Last summer I went to Italy for the month of August. That sounds super fancy, I know, but I do not have the funds to be considered fancy by any stretch of the imagination, so please withhold your judgement and snark for the time being. Though I do really love the snark. I was able to go because Bossy cashed in her airline miles to get me a gratis ticket (which was insanely generous) and we had a free house to stay in Panicale in Umbria.
Panicale is ideally located right next to the Tuscan border, so driving around from cute little countryside village to walled gothic town was really easy (well, for the most part considering I did get car sick for the entirety of the month, which was less about Italian roads and more about the driver of the rented Cinquecento but whatever).
The first day trip we took was to Montepulciano (where my beautiful copper stock pot was forged), and it was one of my favorite places in the whole of Tuscany because of the breezy, beautiful walled in spot on the top of a hill overlooking the region. It was a gorgeous day and we were lucky enough to have access to the best wines of the region in the numerous bars that dotted the peak of the city.
The word “montepulciano” isn’t just a place name, it is also the name of a type of grape cultivated in central and southern Italy; Montepulciano, the city, is known for its red wines (vino nobile di Montepulciano) though they are generally made with sangiovese grapes, and not montepulciano variety, just to be as brain-scrambling as possible. Confusion is, after all, the ultimate Italian pastime.
Anyway, we should have been drinking the specialty of the city, and naturally that didn’t happen with Bossy and me being, well, Bossy and me. I love the bubbles. It’s one of the reasons I became a Francophile and attempted to learn menu French. But I do not and did not love Proseco at the time, for reasons I couldn’t quite put my finger on-- was it created differently? Why is it so sweet? And would people please stop bringing the cheap stuff from Trader Joe’s to my house because it gives me a headache... According to wikipedia (no judegement, please) “Unlike Champagne, its main commercial competitor, Prosecco is produced using the Charmat method, in which the secondary fermentation takes place in stainless steel tanks, making the wine less expensive to produce.” So maybe I just don’t like it because it’s cheaper. I am nothing if not super superficial.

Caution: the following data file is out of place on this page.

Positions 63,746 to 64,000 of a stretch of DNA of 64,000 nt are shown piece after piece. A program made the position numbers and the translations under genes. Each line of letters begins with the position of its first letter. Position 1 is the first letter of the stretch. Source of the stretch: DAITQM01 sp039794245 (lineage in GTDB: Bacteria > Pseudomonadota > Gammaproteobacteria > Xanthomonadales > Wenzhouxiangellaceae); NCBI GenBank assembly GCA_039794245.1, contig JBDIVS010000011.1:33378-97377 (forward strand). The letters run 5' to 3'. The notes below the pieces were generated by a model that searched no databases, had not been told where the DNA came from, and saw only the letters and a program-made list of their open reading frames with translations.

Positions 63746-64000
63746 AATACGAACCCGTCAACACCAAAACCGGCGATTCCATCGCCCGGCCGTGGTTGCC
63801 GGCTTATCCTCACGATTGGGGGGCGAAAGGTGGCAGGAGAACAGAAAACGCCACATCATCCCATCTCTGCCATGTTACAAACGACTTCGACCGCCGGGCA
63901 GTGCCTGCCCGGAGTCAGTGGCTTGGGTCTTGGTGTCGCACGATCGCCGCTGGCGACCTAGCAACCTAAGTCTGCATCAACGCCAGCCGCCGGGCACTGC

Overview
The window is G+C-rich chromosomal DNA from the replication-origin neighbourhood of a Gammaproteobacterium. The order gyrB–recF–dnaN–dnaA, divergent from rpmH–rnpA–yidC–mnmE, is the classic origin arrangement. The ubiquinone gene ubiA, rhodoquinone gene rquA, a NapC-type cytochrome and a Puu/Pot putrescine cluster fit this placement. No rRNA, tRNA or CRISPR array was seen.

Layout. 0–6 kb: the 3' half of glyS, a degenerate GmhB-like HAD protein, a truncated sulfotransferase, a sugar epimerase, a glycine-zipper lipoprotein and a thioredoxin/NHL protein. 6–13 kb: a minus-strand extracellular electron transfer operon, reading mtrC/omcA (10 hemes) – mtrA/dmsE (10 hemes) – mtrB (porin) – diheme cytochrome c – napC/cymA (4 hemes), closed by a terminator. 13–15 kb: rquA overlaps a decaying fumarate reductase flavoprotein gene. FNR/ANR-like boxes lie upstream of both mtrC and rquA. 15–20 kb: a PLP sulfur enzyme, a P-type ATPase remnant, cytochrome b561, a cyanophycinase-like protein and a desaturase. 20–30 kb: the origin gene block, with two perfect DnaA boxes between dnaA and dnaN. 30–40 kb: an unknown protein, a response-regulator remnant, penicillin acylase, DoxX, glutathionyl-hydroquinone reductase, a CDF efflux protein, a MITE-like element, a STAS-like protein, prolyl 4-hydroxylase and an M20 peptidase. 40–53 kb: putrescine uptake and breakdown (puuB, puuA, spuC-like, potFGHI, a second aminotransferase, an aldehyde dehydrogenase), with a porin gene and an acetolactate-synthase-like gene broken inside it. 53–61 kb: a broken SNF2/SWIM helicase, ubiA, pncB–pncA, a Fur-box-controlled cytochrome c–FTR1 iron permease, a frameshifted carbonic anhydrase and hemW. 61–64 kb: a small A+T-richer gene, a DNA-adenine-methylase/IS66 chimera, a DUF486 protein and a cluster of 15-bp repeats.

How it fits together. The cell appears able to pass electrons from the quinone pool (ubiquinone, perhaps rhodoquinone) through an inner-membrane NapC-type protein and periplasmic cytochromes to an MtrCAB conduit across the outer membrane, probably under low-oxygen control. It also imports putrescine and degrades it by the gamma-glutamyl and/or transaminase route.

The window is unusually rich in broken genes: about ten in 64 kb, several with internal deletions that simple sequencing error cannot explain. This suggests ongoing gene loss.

So I asked the local who was sitting at the bar next to me what he was drinking--it had a beautiful yeasty-tint and very fine bubbles. He said it was Franciacorta. I blinked my eyes in rapid succession.
Did I know nothing of bubbles? Had I not had a sparkling variety from every wine producing region in France, California, Italy and Australia (yes, I’m a drunk)? How was it possible that I’d never heard of this. I assumed it must be bad.
Despite the fact that Franciacorta wasn’t made anywhere near where my ass was sitting at that moment and that it may be a bit of an insult to the Montepulcianinos, I ordered a glass as my Italian wine guide barfly explained to me that Franciacorta is made in the méthode champenoise in one tiny little town in northern Italy and it’s the only Italian sparkling made this way. And he offered a bit of trivia-- that the Romans were the first to plant vines in northeastern France. Yes, Italian regionalism seems to even apply to France.
But I digress. The bubbles are very fine. The glass was crisp, yeasty, delicious and refreshing. I won’t get too much more specific with my notes (was it peach? I don’t know). I don’t really remember since this was a YEAR ago, but I will tell you a nice bottle of Franciacorta is the perfect thing to drink in Montepulciano on a hot August afternoon with your Bossy, terrible driving, curly-haired blonde friend. Or in Houston, Seattle, New York, Boston, Toronto or Los Angeles if you can find it.
So after I got back last year I went to my all-time favorite wine shop, K & L Wines (ask for Steve Greer) and had a heart to heart with Mr. Greer. I challenged him to “make Franciacorta happen”. Well, in true “Mean Girls” fashion, I am Gretchen Wieners and even though my father invented Toaster Strudel, I just haven’t been able to get anyone interested in it out here. I think I drank all of the bottles K & L ordered, but I did enjoy every single one of them. Come to think of it, I might have gotten a little lucky after serving it. Hmmm. I may need to order up some more.
But YOU, Regina George, YOU can make it happen... call up your wine purveyor and ask for it. You won’t regret it, I promise!